03/03/2017 11:15 EST | Updated 03/03/2017 11:16 EST

'You Don't Pay Unless We Win' Legal Fees Prey On Ontarians

After reading through the report put out by the Law Society's Working Group on Advertising & Fee Arrangements Issues, we were disappointed. While the report delves into many problems, it neglected the biggest, most obvious one -- contingency fees.

Among the many issues those in the legal profession should be addressing, contingency fee agreements require the most urgent action from the Law Society and Province.

Accident victims and others seeking assistance with claims are directly impacted by contingency fees. "You don't pay unless we win," sounds like a good deal but in fact, contingency fees can leave accident victims feeling even more devastated than they initially were.


(Photo: South_Agency via Getty Images)

Unregulated contingency fees do not help, they hurt. Ensuring transparency when it comes to referral fees and advertising is important, but consumers are better served when they are made aware of their fees upfront.

The report's recommendations and the convocation vote are commendable: a cap on referral fees; restrictions on the use of awards in advertising; a prohibition on advertising services that practitioners do not intend to provide. These are good recommendations and ones that will work to ensure consumers understand what they are paying for, but this is not nearly enough to protect Ontarians.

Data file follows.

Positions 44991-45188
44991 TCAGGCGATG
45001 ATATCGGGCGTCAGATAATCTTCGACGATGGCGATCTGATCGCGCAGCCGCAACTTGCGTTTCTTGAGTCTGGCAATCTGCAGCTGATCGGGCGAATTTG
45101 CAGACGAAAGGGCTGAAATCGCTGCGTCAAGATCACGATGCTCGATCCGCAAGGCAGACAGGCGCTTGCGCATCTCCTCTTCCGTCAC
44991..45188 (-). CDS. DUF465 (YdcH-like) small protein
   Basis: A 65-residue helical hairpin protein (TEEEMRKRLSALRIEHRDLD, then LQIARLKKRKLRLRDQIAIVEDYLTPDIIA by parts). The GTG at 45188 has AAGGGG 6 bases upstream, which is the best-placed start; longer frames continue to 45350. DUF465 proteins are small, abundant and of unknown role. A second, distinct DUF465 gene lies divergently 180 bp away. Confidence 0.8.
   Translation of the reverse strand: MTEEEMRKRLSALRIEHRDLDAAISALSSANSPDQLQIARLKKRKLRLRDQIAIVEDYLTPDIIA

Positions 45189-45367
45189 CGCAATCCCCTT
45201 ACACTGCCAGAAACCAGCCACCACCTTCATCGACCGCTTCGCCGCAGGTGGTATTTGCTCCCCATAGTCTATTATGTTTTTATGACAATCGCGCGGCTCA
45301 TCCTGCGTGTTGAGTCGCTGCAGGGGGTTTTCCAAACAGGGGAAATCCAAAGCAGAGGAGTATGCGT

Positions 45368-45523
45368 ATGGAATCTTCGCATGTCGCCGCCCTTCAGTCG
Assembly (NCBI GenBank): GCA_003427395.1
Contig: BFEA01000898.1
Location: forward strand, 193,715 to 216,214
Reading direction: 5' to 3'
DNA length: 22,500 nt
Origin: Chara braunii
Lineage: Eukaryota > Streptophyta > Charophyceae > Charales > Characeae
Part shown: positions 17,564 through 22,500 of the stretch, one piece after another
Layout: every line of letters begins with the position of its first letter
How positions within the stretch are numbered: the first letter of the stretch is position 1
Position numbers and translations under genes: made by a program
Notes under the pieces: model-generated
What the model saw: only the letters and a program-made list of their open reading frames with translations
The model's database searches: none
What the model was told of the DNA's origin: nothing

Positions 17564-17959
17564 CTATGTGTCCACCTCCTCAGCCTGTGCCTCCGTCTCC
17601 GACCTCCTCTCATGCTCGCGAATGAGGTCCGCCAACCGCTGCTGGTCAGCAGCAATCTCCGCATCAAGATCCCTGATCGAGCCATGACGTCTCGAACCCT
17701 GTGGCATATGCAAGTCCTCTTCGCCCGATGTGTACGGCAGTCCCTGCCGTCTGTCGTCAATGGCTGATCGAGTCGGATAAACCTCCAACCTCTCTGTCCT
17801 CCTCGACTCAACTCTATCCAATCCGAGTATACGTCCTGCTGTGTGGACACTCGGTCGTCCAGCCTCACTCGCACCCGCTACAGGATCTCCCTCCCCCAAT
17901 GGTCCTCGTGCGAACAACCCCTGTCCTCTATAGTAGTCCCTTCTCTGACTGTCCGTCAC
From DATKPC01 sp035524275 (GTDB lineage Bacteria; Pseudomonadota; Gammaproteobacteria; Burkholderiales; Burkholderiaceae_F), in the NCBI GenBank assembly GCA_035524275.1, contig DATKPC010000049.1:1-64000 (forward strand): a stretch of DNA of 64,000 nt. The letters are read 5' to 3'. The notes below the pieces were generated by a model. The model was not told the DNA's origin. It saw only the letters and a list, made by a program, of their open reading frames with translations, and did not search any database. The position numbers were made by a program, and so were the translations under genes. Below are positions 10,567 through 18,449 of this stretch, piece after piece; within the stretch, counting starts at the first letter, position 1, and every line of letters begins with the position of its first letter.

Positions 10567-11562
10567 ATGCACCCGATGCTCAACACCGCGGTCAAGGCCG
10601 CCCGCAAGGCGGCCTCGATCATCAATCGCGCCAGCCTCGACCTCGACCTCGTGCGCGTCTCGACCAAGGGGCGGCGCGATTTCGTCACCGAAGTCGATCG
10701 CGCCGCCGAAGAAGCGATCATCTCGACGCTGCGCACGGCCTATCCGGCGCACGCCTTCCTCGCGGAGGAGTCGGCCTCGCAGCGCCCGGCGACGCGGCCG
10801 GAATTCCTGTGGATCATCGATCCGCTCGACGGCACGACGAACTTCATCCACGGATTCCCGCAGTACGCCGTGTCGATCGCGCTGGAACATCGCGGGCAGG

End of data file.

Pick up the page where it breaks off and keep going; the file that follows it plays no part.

An article in The Star notes that contingency fees have made it easier for trial lawyers to overcharge unsuspecting clients thousands of dollars. Even with the changes coming, this will continue to happen unless there is a cap on contingency fees. How many more Ontarians have to be overcharged thousands of dollars before the law society takes this issue seriously and makes a change?

The province must step in and protect Ontarians from the greed of unscrupulous lawyers.

Both of us have experienced this. One of us, Michelle, was pressured by her lawyer to avoid settling because her lawyer felt that the settlement wouldn't have provided them with enough to cover their fees. In Elizabeth's case, her lawyer took nearly half of her settlement in fees. That was not what either of them signed up for.

Standardized contingency fee agreements provide victims with a way to make a fair comparison when shopping for legal services. It would also provide the necessary checks and balances to ensure members of the legal profession behave in a manner that is both lawful and ethical.

The vote on Thursday Feb. 23 will bring about some progress to the current system. But more is needed to maintain the integrity of the profession.

There needs to be a commitment made to tackling the issue of contingency fee agreements immediately. If there isn't, the province must step in and protect Ontarians from the greed of unscrupulous lawyers.

We cannot allow more Ontarians to be taken advantage of when they are most vulnerable.

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